Where: Spencer Museum of Art, The University of Kansas, Lawrence, Kansas.
In Joseph Ducreux’s 18th century oil painting, “Le Discret,” the subject cautions the viewer to be discreet. Or has the subject – Ducreux himself – transgressed and wants you to keep his secret?
“This painting is extremely popular with our visitors,” says Susan Earle, the Spencer’s curator for European and American art. “The man’s gesture exhorts us to be quiet, or, perhaps, not to tell anyone what he might be doing. The sense that the painting speaks directly to visitors makes people respond to it immediately.”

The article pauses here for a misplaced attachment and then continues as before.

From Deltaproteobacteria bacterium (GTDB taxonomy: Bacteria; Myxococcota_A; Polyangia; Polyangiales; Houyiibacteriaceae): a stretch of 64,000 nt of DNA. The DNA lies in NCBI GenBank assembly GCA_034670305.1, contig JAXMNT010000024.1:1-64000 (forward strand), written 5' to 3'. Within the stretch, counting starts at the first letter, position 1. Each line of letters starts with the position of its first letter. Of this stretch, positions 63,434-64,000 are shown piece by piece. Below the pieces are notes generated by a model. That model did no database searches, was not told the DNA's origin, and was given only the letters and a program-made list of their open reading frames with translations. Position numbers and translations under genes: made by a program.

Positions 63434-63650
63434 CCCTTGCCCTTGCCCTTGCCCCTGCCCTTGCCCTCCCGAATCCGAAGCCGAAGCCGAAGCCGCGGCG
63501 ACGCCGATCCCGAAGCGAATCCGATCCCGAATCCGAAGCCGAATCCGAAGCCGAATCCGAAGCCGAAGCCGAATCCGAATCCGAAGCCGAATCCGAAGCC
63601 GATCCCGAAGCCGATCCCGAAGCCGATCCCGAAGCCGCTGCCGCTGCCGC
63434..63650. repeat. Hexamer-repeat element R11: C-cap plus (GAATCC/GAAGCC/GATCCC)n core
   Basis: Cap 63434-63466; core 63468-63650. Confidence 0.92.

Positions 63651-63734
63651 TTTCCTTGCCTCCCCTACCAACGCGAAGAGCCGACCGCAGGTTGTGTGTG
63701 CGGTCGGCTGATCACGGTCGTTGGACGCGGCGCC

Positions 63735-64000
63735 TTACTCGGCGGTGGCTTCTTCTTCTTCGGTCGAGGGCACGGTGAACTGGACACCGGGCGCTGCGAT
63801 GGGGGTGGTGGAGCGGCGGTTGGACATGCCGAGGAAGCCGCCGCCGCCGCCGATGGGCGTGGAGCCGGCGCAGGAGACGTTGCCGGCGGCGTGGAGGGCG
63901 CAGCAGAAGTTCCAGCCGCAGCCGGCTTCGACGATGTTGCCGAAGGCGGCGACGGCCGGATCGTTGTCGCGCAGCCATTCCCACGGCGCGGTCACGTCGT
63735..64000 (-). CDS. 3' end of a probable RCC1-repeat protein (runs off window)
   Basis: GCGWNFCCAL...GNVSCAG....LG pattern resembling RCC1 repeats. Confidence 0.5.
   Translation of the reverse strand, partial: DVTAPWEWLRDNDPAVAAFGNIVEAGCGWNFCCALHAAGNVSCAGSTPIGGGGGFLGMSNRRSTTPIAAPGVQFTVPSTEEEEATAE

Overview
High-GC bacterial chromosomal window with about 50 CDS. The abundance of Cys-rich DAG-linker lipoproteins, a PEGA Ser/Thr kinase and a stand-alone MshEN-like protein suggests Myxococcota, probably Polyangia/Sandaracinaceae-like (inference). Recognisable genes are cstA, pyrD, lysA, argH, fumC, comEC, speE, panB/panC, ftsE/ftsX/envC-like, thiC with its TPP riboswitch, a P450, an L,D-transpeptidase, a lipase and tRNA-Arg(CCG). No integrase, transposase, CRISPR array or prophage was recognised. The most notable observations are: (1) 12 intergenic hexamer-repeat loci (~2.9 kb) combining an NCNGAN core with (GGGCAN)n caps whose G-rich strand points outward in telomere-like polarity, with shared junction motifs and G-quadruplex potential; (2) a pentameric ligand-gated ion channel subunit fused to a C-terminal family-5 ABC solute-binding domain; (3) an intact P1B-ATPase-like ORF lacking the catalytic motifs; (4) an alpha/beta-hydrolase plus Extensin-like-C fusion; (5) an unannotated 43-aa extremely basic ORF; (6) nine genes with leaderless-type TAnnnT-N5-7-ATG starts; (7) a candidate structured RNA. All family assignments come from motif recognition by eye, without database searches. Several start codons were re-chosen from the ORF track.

“Le Discret” is part of a series that Ducreux created to convey different human emotions, all of them self-portraits. He was interested in human physiognomy and how emotions could be portrayed on the face and through gesture.
“Physiognomic studies, as these were called, were popular in the late 18th century as part of a greater understanding of human expression and connections with science and the Enlightenment,” says Earle.
Ducreux was a French artist who served as a court painter to the King and Queen of England prior to the French Revolution. Fearful for his life because of his position, he fled to London only to return to Paris a short time later where he lived out his life among the company of other artists.
Contact the Spencer for more information.